To refuel SunLine’s growing hydrogen bus fleet, an Indio mobile station has been added to SunLine’s Thousand Palms facility, which is home to the country’s largest hydrogen fueling station dedicated to transit.
The hydrogen refueling system is essentially a mobile trailer made possible by a collaboration with NICE American Research, the technology’s creator. For the past six years, NICE has been collaborating with SunLine on the development of its first mobile pump trailer, which is based in Indio.
Previously, all of SunLine’s hydrogen buses traveled to Thousand Palms for refueling, despite the fact that some buses were stored at the Indio facility overnight. Every third day, liquid hydrogen is delivered to the Indio facility from Ontario. A refueling port that looks like a regular gas pump compresses liquid hydrogen into hydrogen gas, which is fed into the bus through an onboard pump.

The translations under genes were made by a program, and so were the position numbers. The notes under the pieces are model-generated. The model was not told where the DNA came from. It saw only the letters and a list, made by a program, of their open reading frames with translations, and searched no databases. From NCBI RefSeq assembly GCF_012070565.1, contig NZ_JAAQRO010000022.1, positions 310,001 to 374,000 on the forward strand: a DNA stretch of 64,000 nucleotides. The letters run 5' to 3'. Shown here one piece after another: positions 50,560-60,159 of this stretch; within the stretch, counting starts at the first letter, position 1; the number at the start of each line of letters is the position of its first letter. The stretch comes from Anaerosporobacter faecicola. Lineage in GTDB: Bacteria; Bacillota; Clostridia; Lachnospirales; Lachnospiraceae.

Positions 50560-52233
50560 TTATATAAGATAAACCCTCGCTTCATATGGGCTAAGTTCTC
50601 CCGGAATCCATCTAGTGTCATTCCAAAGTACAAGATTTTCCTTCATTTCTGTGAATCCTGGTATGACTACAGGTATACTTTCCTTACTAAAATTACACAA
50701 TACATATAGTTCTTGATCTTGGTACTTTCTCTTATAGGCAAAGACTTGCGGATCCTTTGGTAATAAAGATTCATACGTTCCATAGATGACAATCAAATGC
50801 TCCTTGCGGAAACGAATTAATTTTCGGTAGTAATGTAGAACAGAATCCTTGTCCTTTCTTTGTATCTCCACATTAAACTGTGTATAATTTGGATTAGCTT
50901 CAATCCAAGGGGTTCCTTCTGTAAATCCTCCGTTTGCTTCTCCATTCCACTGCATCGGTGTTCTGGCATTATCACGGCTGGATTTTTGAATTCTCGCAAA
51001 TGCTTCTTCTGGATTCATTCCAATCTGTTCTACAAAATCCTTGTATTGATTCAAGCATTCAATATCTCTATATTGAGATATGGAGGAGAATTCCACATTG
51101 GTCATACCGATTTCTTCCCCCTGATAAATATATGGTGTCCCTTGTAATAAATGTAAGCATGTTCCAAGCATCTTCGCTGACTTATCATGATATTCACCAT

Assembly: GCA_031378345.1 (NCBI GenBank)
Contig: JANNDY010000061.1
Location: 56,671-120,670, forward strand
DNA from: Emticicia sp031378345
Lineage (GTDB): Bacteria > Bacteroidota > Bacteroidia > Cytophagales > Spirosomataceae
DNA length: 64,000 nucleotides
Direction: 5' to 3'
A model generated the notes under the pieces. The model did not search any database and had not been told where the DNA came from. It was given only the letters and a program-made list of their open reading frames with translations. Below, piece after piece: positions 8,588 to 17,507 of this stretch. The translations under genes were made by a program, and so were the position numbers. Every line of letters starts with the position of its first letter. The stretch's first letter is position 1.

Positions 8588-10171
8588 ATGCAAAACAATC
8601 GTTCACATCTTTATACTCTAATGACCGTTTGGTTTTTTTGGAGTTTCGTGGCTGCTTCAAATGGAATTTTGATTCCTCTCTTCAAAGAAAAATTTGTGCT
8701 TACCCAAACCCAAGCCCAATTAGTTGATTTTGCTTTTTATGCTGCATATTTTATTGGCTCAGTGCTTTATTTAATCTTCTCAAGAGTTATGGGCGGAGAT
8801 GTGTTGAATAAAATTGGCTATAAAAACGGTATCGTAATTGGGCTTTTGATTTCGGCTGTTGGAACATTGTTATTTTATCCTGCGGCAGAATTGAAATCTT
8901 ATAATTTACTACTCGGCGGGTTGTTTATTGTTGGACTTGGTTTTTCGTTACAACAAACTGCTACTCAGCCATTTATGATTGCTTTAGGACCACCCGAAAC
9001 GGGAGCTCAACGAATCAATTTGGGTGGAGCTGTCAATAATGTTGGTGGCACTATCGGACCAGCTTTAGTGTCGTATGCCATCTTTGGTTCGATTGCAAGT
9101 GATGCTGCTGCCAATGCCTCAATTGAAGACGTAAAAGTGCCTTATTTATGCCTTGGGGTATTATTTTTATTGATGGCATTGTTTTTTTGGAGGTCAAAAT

SunLine currently has 21 hydrogen fuel cell vehicles, four battery electric buses, and 65 clean natural gas vehicles on the road. SunLine plans to convert its fixed-route bus fleet to zero-emission buses by 2035, five years before a state regulation requires public transit agencies to achieve a 100 percent zero-emission bus fleet by 2040.
Future versions of the trailer could hold more liquid hydrogen, allowing it to refuel more buses and other vehicles before the tanks need to be refilled. The gas tank at a gas station may be replaced by a tank for the tanks, which could be installed underground, in the future. Refueling a mobile refueling unit is more difficult than refueling a SunLine hydrogen facility in Thousand Palms, where hydrogen is produced on-site.